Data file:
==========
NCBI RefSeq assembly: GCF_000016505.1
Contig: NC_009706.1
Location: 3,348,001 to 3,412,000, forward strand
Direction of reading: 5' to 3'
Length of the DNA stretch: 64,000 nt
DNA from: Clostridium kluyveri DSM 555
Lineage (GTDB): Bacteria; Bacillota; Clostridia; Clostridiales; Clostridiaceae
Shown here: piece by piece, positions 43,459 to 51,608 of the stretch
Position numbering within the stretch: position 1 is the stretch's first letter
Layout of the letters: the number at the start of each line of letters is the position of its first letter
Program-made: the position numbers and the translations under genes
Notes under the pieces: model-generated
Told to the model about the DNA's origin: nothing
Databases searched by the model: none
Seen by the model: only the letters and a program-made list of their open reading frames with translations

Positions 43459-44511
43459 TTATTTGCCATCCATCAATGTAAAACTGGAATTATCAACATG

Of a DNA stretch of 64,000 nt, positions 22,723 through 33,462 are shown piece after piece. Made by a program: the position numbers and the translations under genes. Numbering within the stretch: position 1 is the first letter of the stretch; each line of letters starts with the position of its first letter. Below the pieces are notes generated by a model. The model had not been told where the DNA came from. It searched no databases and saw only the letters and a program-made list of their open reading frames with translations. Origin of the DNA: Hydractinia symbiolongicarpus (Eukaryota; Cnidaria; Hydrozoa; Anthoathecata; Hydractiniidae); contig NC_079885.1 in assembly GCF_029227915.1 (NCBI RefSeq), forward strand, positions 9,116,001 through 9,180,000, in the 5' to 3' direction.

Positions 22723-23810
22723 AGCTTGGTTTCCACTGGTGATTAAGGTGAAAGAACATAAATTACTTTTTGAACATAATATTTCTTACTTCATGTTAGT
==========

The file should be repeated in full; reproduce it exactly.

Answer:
NCBI RefSeq assembly: GCF_000016505.1
Contig: NC_009706.1
Location: 3,348,001 to 3,412,000, forward strand
Direction of reading: 5' to 3'
Length of the DNA stretch: 64,000 nt
DNA from: Clostridium kluyveri DSM 555
Lineage (GTDB): Bacteria; Bacillota; Clostridia; Clostridiales; Clostridiaceae
Shown here: piece by piece, positions 43,459 to 51,608 of the stretch
Position numbering within the stretch: position 1 is the stretch's first letter
Layout of the letters: the number at the start of each line of letters is the position of its first letter
Program-made: the position numbers and the translations under genes
Notes under the pieces: model-generated
Told to the model about the DNA's origin: nothing
Databases searched by the model: none
Seen by the model: only the letters and a program-made list of their open reading frames with translations

Positions 43459-44511
43459 TTATTTGCCATCCATCAATGTAAAACTGGAATTATCAACATG

Of a DNA stretch of 64,000 nt, positions 22,723 through 33,462 are shown piece after piece. Made by a program: the position numbers and the translations under genes. Numbering within the stretch: position 1 is the first letter of the stretch; each line of letters starts with the position of its first letter. Below the pieces are notes generated by a model. The model had not been told where the DNA came from. It searched no databases and saw only the letters and a program-made list of their open reading frames with translations. Origin of the DNA: Hydractinia symbiolongicarpus (Eukaryota; Cnidaria; Hydrozoa; Anthoathecata; Hydractiniidae); contig NC_079885.1 in assembly GCF_029227915.1 (NCBI RefSeq), forward strand, positions 9,116,001 through 9,180,000, in the 5' to 3' direction.

Positions 22723-23810
22723 AGCTTGGTTTCCACTGGTGATTAAGGTGAAAGAACATAAATTACTTTTTGAACATAATATTTCTTACTTCATGTTAGT